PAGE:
- How will the team understand the seriousness of this project?
Get C-level mandate and give the new CRM project a name
Avoid trite or overused terms like “Phoenix”. Use terms that align with the desired outcome of the project. Ensure the Owner/ CEO / President echoes your CRM Value statements and goals. Alignment up top is key. Ensure that you are updating the executive team with milestone achievements and have them reflect that back to the team during regular staff meetings.
- How should I approach this project to ensure success?
Cliché, but apropos: Don’t boil the ocean
Let your company goals and how your team supports those goals dictate your requirements. While it’s important and recommended to plot a 3 to 5-year plan, you will be better served if you break down the full CRM deployment and optimization into discreet phases or “wins”. Take on only as much as your team can handle while they are making the trains run on time. Remember, CRM deployments primarily involve the very front line of your business. Unless you are planning to waive quotas for the year…which is definitely not recommended… you would be wise to break the project into bite-sized chunks and make a point to celebrate the successful completion of each.
re: roll out and product / procedural change. Taking heed of change management principles is important here for your plan and design. Sales people are conservative by nature when it comes to behavioral / procedural habits. Too radical a change can impact negatively on near term sales quota attainment. Go for the initial big win e.g. “all sales data in one place” or “accurate forecasts” and announce that to the team to inspire confidence and greater personal investment.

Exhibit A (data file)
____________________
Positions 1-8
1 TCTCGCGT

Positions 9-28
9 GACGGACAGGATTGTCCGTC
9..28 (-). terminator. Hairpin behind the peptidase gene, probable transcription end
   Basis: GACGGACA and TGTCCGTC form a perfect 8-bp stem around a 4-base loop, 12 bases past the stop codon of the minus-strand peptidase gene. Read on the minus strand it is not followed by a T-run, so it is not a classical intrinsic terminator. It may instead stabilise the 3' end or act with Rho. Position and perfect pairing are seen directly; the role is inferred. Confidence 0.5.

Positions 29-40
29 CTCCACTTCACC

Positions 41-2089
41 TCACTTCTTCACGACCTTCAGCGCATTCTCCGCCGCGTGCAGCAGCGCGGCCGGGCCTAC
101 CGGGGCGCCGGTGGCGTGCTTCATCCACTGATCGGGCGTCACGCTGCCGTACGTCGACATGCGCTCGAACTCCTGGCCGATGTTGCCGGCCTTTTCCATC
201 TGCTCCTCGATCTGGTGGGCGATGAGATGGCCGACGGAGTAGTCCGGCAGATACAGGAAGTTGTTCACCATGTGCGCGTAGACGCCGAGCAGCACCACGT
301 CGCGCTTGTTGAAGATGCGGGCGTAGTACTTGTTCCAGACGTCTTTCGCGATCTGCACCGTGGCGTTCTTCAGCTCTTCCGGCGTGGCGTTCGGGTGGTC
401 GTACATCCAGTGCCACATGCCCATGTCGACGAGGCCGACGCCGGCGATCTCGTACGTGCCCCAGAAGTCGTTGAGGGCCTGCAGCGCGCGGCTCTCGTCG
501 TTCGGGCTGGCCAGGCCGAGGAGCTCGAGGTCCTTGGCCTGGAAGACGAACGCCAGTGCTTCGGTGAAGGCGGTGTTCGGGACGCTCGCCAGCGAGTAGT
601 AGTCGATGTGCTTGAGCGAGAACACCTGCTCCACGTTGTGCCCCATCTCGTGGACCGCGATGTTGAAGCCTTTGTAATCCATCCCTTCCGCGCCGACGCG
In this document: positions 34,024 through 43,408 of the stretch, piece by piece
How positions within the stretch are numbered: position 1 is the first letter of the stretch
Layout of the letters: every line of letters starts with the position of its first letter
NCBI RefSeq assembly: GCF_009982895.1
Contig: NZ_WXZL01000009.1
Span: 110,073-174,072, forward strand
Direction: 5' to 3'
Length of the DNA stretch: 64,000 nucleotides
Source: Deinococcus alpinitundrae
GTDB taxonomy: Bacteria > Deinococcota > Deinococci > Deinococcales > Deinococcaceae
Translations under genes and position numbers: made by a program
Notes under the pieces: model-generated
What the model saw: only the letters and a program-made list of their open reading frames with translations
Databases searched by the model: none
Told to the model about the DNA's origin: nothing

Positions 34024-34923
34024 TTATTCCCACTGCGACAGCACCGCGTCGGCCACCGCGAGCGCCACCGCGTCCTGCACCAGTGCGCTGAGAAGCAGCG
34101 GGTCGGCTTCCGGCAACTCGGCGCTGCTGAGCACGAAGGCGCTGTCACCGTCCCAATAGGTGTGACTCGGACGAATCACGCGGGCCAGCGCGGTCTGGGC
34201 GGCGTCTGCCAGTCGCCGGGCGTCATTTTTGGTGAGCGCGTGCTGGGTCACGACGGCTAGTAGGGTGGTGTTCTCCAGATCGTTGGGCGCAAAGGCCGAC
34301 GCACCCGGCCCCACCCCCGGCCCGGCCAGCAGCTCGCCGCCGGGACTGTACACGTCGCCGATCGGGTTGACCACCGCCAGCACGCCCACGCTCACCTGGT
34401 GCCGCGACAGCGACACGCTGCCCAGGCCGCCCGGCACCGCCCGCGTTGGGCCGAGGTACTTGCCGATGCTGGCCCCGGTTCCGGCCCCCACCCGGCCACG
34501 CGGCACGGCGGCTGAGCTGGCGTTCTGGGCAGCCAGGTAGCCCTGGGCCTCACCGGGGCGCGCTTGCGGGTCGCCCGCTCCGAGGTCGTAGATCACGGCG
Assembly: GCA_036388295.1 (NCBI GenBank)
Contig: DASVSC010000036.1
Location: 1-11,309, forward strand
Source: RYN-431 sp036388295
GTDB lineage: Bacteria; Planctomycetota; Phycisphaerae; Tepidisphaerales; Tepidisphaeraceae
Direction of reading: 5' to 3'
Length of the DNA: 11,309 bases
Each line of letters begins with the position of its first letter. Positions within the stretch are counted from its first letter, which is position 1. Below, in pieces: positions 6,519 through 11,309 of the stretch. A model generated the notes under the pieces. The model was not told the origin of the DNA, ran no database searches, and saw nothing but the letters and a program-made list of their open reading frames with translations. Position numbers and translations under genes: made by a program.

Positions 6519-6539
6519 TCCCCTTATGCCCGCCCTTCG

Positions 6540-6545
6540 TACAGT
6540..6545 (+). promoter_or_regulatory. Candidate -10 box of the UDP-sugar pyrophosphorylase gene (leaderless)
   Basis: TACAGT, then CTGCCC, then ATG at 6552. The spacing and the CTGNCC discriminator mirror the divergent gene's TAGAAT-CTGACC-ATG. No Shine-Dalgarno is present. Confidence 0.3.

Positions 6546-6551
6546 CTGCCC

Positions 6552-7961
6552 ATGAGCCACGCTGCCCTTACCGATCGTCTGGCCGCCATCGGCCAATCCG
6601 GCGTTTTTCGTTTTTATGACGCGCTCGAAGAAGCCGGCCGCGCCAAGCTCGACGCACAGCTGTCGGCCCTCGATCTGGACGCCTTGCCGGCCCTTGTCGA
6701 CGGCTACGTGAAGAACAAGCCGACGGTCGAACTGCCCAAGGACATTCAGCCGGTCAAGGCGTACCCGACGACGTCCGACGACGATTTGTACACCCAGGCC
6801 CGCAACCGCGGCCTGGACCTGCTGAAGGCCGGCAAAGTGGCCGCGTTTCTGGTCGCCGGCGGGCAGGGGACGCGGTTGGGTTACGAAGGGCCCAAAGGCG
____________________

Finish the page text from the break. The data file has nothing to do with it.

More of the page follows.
- Should I set a time frame for this project?
Yes! We have found that well defined (and adhered to) time frames are essential… This does not necessarily mean conducting a lengthy RFP process, but we do recommend a level of project discipline that enables a group of this size to be efficient and effective. Taking advantage of proven methodologies, such as the RFP project approach, will pay dividends… You may also decide to employ one of my favorite tactics and consider publishing and prominently displaying a Gantt chart detailing important vendor selection milestones. Everyone who has a role will understand the role they play and when their deliverables are due. This also underlines the formality and importance of the project. Projects that have no published end date tend to fizzle and die, wasting resources on all sides and diminishing enthusiasm for future attempts.